It was nearly half-past nine, and the courtyard at CIT Blackrock Castle Observatory was filling up quickly with people wanting to soak up the sun. Temperatures were rising so it was decided that Space Camp would take place in the marquee tent that was (supposed to be) keeping out the heat. Everyone was in their seats and now we were ready to go. The third day of the BCO Space Camp was about to begin. 5…4…3…2…1… LIFT-OFF!!!
The Earth-Moon system…
This morning’s first activity was all about the Earth and our Moon. The space campers had loads of fun making models of the Earth-Moon system out of play dough(even though they were not told what planetary system they were supposed to be making), which didn’t turn out to be as messy as first thought! Frances McCarthy, the brains behind the BCO Space Camp, began calling out instructions on what to do with the tubs of play dough.
When everyone was finished, it was time to guess what exactly they were modelling. Guesses included Jupiter and one of its moons, the Sun and Mercury, Mars and its tiny moon Phobos- all fairly good guesses in their own right! However they soon realised that the answer was a lot closer to home than first thought. “Is it the Earth and the Moon?”.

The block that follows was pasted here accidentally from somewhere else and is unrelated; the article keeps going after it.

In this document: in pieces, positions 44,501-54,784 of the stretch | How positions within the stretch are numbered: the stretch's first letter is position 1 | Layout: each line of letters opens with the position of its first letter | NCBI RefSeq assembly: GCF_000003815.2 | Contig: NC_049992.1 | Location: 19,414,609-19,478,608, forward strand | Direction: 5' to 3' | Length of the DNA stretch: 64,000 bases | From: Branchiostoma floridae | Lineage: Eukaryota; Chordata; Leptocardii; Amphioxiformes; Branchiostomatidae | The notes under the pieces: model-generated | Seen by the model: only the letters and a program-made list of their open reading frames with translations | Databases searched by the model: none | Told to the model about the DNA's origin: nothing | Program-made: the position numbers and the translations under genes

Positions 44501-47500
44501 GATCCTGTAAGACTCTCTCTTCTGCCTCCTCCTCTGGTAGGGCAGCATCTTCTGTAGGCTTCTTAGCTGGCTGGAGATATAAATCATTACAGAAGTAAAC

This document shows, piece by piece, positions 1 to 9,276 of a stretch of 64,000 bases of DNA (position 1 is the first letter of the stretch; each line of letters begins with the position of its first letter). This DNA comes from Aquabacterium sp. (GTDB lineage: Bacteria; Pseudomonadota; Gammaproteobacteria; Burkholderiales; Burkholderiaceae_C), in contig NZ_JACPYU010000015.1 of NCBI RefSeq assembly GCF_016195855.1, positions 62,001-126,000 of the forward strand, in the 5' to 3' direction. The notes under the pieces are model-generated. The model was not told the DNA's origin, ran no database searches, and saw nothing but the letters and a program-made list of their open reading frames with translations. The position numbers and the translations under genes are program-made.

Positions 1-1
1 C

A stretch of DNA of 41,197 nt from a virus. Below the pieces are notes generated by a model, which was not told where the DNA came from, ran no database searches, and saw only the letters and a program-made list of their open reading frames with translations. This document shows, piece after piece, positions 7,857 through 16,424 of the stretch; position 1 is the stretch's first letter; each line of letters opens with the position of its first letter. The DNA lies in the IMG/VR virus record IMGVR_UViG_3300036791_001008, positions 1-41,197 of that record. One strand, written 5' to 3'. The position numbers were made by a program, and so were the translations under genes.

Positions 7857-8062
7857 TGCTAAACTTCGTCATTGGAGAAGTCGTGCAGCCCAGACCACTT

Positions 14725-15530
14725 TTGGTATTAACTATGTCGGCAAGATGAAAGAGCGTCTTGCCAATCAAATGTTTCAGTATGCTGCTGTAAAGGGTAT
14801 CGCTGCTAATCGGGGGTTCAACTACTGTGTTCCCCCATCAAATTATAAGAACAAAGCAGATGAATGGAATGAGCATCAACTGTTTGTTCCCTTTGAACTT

The tent soon filled with oohsand aahs upon this discovery. However, attention soon turned to making a model of our very own solar system. Frances once again called out the instructions and the campers knuckled down to making the best planets they’ve ever made out of dough!
It was soon time for a well-deserved water break for everyone, before the fun started again. The morning group was divided into two- the first group played the comet chaser game, while the second group learned all about the past, present and future of human space exploration.
This interactive game gave the campers the opportunity to save the Earth from being destroyed by an approaching comet. They learned all about what comets are, what they’re made of, and where they come from. They also found out about asteroids and other Near Earth Objects floating around in the vacuum of space. As a team they made easy work of finding out what the approaching comet was made of, and in the end, managed to push it off its course using the latest ESA ion rocket technology. Space Camp 1-0 Comet.
The space campers sat back and relaxed and found out all about the Apollo Programme, from none other than the last man on the Moon- Eugene Cernan. Fast forward forty years, and it was now time to learn about the space shuttle and how it helped build the International Space Station. Campers got a tour of the inside of the International Space Station, finishing up by looking down at the Earth from the station’s Cupola window.
In the end it was left to none other than Walter Cronkite to show the guys what the future of space exploration may hold. He told them what it might be like to hold a Lunar Olympic Games, with 60m pole vaults and 100m spring boards exciting the campers’ curiosity and imagination even further! It was then left to Frances to tell them that humans have not been back to the Moon since 1972- and that it’s time to go back there!